Legalistic repentance is an attempt to continue in the flesh what was begun in the spirit…the cycle of guilt and continual sin will never end until we enjoy the truth that nothing we do in the future can make up for the past…Christ and Christ alone is our assurance for salvation and the motive of our growth is his completed work.
- The gospel reveals our positive purpose
One reason we plateau is that we assume godliness and sin are all about avoiding certain behaviors.
In reality our calling in Christ includes positively reflecting him in our love, our servanthood, our humility, our joy, not merely avoiding negative traits like anger and adultery and murder and selfishness.
Throughout the new testament the succinct statement of our responsibility is to reflect the Savior who saved us. We fall short of that standard when we only avoid certain grevious sins but lively largely self-centered, self-satisfed lives. The gospel reveals the calling we have because the gospel is the new identity given to us. We are to walk worthy of the gospel, to live out our new identity in Christ.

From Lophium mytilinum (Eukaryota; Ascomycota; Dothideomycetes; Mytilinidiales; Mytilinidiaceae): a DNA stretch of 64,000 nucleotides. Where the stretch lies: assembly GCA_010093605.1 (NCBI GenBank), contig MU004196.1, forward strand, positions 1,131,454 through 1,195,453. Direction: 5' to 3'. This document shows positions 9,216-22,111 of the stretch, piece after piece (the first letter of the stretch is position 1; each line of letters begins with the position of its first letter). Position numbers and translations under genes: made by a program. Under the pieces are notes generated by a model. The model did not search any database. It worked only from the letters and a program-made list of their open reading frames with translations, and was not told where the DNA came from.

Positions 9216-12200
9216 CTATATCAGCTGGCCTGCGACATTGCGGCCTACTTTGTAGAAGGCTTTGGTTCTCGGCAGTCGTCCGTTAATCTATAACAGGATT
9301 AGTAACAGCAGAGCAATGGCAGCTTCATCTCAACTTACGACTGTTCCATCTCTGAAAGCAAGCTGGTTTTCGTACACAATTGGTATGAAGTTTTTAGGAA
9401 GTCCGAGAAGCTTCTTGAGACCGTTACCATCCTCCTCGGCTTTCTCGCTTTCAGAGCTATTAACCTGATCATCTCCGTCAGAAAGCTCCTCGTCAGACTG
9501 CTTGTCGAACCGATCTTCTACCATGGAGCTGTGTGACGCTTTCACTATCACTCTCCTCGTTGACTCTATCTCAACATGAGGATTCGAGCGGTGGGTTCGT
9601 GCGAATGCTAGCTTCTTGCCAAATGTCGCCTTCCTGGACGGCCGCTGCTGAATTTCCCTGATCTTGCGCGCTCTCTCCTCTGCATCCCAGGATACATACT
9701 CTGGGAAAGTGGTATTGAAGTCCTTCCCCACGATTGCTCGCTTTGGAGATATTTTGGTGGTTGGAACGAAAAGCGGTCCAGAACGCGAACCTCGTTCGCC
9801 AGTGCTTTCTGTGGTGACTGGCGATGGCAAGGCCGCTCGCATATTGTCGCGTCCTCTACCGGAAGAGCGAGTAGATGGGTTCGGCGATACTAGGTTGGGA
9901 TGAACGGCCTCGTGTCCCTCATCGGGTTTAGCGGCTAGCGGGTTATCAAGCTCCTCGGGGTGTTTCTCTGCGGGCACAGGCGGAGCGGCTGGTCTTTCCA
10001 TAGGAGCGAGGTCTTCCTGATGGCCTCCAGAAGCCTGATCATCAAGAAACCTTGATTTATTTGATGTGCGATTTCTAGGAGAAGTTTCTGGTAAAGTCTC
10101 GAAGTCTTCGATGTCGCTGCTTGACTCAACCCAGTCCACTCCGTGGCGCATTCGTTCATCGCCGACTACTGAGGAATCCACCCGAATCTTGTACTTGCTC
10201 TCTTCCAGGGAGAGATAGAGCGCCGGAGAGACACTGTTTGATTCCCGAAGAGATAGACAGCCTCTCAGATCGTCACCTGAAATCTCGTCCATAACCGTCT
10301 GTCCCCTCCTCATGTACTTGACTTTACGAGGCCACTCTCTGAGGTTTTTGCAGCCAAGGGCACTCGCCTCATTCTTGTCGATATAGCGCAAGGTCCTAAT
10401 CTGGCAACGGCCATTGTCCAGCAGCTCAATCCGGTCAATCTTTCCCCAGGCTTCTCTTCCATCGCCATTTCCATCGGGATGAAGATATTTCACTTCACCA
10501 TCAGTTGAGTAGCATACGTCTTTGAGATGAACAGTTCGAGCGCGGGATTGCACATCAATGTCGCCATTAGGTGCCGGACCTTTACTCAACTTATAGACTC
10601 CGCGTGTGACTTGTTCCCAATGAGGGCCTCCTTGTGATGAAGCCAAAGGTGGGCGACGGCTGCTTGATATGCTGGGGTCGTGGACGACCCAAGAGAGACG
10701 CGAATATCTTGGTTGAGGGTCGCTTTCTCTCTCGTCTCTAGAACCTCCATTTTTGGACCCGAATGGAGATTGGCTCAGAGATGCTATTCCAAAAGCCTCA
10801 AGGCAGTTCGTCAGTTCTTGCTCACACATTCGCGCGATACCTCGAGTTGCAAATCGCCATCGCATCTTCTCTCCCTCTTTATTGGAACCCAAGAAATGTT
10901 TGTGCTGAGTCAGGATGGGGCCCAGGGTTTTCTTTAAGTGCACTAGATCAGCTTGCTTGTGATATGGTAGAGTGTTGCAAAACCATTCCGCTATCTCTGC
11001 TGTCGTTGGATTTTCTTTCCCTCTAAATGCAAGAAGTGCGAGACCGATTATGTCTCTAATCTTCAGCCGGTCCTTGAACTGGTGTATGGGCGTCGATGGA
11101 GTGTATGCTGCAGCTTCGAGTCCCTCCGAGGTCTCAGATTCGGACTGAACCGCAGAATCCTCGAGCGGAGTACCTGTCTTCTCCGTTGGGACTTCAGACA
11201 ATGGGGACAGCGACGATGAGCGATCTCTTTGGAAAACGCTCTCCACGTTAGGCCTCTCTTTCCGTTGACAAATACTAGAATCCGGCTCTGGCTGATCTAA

We are not simply to be better than devils…we are to be like Christ.
To do good works, which God prepared in advance that we should walk in them.
As we look at the gospel that we realize that Christ surely did not die just to create law abiding citizens who mind their own business but to create Christians who reflect the Savior that Saved them, who reveal that within them is the citizenship of a heavenly kingdom.
- The gospel is the source of new passion for Jesus Christ.
For the love of Christ dcontrols us, because we have concluded this: that eone has died for all, therefore all have died; 15 and he died for all, fthat those who live might no longer live for themselves but gfor him who for their sake died and was raised. 2 Corinthians 5:14
Philippians 3:8 – Indeed, I count everything as loss because of the surpassing worth of knowing Christ Jesus my Lord. For his sake I have suffered the loss of all things and count them as rubbish, in order that I may gain Christ
“The Cross is the blazing fire at which the flame of our love is kindled, but we have to get near enough for its spark to fall on us.” ~Stott